Coinbase says taker fees are applied when you place an order at the market price that gets filled immediately. These fees range between 0.04% and 0.50%, depending on your account balance.
Maker fees, on the other hand, apply whenever you place orders that aren’t immediately matched with existing orders, according to Coinbase’s website. The platform says you’ll pay a maker fee if another investor places an order that matches yours. Maker fees range from 0% to 0.50%. You can find the complete fee schedule here.
One more important detail: Coinbase says you’ll pay a taker fee for the portion of any of your orders that are partially matched immediately. You’ll have to pay a maker fee once the remaining portion of the order matches with another order.
Investing for businesses and institutions
Coinbase also gives businesses and institutions a wide array of investment options. These include its Prime cryptocurrency trading platform, Asset Hub, commerce platform, storage options, and ventures services.
Asset Hub lets businesses and issuers list crypto assets across the Coinbase platform to gain growth and exposure. Coinbase’s commerce offerings help crypto-oriented businesses set up hosted checkout pages, invoices, payment buttons, and more.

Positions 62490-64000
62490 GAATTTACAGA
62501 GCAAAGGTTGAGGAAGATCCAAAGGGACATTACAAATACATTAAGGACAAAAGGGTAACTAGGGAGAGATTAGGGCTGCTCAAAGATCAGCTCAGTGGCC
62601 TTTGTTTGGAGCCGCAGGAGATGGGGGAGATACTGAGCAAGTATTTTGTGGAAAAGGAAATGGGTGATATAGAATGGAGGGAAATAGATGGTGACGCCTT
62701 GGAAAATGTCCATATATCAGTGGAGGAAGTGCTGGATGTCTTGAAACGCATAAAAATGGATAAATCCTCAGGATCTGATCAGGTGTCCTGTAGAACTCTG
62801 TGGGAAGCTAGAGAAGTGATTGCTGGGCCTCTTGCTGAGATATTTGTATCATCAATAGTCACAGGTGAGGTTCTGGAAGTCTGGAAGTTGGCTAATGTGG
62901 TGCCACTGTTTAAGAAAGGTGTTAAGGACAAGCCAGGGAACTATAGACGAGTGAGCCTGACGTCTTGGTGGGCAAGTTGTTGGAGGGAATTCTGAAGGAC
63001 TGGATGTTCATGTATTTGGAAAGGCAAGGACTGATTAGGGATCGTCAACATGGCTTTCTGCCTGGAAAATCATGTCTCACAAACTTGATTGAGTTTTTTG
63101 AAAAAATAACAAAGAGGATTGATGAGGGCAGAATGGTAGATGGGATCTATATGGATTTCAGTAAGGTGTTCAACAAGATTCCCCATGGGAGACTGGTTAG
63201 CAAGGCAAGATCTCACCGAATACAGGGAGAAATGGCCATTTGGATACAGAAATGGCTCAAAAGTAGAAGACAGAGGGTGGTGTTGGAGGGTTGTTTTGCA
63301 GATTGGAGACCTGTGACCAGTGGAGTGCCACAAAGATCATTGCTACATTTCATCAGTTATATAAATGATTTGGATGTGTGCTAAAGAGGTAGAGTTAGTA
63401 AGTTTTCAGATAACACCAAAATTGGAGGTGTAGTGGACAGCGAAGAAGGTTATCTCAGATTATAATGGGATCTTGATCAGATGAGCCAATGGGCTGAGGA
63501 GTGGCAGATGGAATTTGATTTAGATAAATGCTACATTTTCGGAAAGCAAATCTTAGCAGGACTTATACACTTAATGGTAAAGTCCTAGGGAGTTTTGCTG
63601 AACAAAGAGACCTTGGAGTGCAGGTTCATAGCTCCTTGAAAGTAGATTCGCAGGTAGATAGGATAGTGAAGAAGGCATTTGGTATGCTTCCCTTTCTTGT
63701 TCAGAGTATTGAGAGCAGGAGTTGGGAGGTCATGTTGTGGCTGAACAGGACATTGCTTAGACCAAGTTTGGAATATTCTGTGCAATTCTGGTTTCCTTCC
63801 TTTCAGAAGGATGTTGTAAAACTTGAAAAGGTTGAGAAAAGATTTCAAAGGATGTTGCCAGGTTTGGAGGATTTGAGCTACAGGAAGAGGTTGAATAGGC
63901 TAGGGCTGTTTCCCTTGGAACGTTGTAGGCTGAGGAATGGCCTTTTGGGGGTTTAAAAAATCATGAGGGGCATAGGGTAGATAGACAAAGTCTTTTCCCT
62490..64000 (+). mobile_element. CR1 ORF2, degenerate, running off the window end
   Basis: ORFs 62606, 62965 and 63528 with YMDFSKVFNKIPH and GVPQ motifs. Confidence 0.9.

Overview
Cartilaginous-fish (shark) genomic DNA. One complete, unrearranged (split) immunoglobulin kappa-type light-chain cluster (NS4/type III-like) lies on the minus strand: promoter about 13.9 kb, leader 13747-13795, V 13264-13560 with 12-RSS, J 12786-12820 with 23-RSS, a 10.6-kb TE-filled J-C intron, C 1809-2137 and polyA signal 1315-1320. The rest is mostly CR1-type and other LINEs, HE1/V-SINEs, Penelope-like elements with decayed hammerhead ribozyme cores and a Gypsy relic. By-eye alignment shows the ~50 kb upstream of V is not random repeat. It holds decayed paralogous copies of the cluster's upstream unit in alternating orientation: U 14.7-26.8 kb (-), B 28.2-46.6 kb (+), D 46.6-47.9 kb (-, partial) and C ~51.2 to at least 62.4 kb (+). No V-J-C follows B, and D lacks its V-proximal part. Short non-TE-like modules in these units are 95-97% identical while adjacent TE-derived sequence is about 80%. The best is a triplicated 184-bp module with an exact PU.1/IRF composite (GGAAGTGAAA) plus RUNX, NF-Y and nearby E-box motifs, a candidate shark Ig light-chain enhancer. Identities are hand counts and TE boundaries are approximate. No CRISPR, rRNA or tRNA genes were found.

The investment platform also offers secure cold storage ( also known as offline storage) for institutions and businesses. And the ventures feature gives new companies a space to raise money for expansion.
Coinbase has received a D- rating with the Better Business Bureau.
The BBB considers several factors when evaluating companies. These include time in business (as well as type of business), customer complaint history, licensing, government actions, and more. While Coinbase’s rating is low, the bureau also says that its ratings don’t guarantee that a company will perform well or exhibit trustworthiness.
For this reason, it’s also important to do your own due diligence before making a final decision. The BBB says it assigned Coinbase a D- rating because the company failed to respond to more than 650 complaints.
Coinbase has closed more than 1,100 c0mplaints in the last 12 months. The crypto exchange has closed more than 900 complaints in that same time period.
Coinbase is a cryptocurrency exchange that lets you trade Bitcoin (including Bitcoin Cash), Ethereum, Litecoin, and more than 50 other crypto assets. The platform also offers storage wallets for crypto assets, Coinbase Earn, Coinbase Pro, and cryptocurrency services for businesses and institutions.
Coinbase was founded in 2012 by Brian Armstrong and Fred Ehrsam. Though it launched with the initial intention of giving all investors access to Bitcoin, the company has expanded its offerings to more than 100 countries and more than 50 cryptocurrencies.
Coinbase says it serves roughly 56 million verified users, 7,000 instituions, and 115,00 ecosystem partners across the world.
Rickie Houston is a wealth-building reporter at Personal Finance Insider who covers investing, brokerage, and wealth-building products.